Creative Cauldron - Charles JonesWednesday, April 13, 2011
Charles Jones. A very ordinary name. An extraordinary photographer well ahead of his time.
I love the simplicity of his photos. The inky blacks. The texture. The quietness. The stillness. The gravitas. The feeling I get from seeing his photos of vegetables is the same as I get from watching the Robin Williams film 'Dead Poets Society' and the phrase 'carpe diem'. Such ordinary subjects long gone made beautiful. Charles Jones was a gardener and I think it really shows how much he loved and knew the plants he worked with.
It amazes me that the composition is so modern. It is of our era, not his. It blows me away that he made that leap, that he was just someone ordinary with a family and a full time physical job who taught himself photography in a time when it was complicated, expensive and rare. And not that he tried and learned but that he produced an exceptional body of work.
We don't know much about him. We know he was well respected in his profession. His photography was unknown to the world while he was alive, and virtually unknown to his family. It was discovered by accident long after he died. Seriously. It's a helluva tale.
A suitcase was bought at an antiques market in London. It contained hundreds of Edwardian era photographs - gold-toned silver prints from glass plate negatives. They were all shots of fruits, vegetables and flowers. Luckily they were purchased by an author and photographic collector and have been brought to the world's attention. Only around 75 years after originally being shot. Better late than never!
My discovery of the work of Charles Jones was also accidental, though not quite as spectacular. I had been dragged to an exhibition by a photographer friend, at London's Serpentine Gallery I think, as part of a day out on the way to somewhere else. I now don't recall the rest of that day.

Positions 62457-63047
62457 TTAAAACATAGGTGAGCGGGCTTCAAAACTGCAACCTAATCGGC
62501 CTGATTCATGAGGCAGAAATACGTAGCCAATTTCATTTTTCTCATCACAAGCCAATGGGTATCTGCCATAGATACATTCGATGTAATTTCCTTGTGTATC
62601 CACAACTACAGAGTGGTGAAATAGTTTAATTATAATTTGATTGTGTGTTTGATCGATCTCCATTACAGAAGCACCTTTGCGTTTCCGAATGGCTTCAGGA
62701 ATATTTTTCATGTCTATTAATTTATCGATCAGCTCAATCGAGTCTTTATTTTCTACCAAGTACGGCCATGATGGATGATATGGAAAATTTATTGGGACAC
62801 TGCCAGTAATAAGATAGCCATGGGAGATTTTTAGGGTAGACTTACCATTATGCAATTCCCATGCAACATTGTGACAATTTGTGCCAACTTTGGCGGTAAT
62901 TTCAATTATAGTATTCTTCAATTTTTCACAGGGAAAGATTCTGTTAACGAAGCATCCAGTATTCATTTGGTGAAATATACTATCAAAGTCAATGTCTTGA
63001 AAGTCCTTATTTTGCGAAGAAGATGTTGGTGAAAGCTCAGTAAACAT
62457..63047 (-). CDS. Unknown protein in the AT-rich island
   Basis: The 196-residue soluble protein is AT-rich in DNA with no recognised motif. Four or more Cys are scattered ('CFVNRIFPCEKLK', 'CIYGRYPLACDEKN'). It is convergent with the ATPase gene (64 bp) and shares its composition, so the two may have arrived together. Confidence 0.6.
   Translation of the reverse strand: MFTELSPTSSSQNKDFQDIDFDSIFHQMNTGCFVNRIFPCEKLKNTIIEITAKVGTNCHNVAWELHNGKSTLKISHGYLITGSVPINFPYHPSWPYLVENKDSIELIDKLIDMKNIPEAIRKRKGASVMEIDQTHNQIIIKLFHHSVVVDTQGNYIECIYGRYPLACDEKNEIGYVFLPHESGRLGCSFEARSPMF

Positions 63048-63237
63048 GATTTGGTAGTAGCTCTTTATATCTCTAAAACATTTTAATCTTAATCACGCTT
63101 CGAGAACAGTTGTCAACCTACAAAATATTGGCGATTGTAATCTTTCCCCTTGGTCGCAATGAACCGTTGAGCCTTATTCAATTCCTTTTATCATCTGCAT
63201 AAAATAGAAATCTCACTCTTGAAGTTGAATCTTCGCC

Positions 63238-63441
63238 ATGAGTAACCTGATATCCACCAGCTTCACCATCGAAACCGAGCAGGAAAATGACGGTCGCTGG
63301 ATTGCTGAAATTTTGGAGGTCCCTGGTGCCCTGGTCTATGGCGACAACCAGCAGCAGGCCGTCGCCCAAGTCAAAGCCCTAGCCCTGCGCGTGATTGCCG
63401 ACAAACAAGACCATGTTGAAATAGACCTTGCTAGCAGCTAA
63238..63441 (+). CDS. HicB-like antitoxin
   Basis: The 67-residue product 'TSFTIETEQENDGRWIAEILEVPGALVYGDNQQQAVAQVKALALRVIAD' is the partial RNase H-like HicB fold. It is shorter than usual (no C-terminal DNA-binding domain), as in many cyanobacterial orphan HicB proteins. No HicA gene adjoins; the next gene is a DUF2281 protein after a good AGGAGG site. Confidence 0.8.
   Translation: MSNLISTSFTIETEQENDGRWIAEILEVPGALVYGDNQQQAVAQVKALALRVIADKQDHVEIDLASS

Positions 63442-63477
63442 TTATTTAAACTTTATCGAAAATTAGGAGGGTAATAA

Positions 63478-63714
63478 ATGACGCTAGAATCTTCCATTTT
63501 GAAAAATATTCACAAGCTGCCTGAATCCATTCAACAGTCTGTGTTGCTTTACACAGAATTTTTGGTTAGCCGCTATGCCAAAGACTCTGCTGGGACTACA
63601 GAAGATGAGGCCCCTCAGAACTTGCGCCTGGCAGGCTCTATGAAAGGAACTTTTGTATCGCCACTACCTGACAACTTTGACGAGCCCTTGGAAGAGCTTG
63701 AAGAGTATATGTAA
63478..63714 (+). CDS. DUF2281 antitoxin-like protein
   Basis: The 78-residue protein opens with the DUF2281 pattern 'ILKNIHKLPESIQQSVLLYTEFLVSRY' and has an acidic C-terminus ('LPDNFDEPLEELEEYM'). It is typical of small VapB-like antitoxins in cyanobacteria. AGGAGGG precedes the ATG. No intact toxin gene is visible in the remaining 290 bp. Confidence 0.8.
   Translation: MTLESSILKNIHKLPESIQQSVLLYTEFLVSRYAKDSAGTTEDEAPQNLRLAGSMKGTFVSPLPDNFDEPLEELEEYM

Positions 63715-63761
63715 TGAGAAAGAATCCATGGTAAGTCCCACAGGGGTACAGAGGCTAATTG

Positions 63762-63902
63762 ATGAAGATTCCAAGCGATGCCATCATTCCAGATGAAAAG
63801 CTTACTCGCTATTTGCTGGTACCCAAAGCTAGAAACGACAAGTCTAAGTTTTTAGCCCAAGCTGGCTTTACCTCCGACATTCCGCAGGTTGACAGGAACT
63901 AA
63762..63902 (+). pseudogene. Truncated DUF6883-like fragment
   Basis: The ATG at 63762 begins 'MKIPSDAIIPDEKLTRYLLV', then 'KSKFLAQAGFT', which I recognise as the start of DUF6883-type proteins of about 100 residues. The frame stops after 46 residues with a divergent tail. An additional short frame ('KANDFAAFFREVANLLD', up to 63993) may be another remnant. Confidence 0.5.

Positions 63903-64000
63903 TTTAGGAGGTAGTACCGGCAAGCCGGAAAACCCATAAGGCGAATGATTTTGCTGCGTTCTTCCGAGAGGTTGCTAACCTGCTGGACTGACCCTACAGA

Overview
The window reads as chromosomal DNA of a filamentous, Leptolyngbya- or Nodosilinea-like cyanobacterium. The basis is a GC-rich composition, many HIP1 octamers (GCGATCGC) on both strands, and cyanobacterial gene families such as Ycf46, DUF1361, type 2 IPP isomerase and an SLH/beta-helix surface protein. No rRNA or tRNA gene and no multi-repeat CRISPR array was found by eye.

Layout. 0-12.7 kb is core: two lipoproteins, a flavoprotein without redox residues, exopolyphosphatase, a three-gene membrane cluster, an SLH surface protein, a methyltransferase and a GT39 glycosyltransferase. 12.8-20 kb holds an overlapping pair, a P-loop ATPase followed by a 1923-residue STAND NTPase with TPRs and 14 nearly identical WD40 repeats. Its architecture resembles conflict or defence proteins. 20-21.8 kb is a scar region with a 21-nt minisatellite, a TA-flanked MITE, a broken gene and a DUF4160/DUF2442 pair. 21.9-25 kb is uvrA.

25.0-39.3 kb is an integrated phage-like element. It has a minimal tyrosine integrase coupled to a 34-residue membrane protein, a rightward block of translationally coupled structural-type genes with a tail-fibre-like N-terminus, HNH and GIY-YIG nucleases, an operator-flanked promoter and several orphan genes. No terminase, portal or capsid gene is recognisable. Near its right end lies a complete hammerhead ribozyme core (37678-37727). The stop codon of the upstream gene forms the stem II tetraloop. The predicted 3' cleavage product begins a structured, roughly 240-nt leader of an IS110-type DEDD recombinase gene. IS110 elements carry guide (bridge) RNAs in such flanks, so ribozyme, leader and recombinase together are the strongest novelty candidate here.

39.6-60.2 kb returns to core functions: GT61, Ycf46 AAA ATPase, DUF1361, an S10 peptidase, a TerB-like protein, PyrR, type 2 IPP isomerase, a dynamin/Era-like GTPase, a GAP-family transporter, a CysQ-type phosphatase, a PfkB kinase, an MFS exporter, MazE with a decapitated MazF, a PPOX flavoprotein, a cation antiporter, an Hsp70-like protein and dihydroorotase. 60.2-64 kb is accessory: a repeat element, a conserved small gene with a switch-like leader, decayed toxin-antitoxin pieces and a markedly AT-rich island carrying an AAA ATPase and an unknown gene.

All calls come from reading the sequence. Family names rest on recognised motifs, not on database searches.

This was one of those mesmerising exhibitions that imprints itself on your brain. The images floated around inside my head for years, always making me regret that I'd been stone broke at the time and hadn't purchased the book of the exhibition. I still don't have it... yet... though a used copy is in my wishlist. In my defense, I've only just tracked this artist down. I tend to be a bit rubbish with remembering names.
And how did I manage to track down a turn of the century vegetable photographer whose name I couldn't remember? Well I did remember that his grand daughter recalled he used his glass plate negatives in the garden as cloches. Then it was 'just' a lot of internet sleuthing.
More Charles Jones linksImages have been collected from these sources, with plenty more to view:
Galleries with Charles Jones prints for sale, and more images
About the Creative Cauldron series of posts
The rest of the series is accessible via the Creative Cauldron page. Have a meander if you please, and remember to check out my artworks on Flickr, and have an insider peek at life as an artist on Facebook.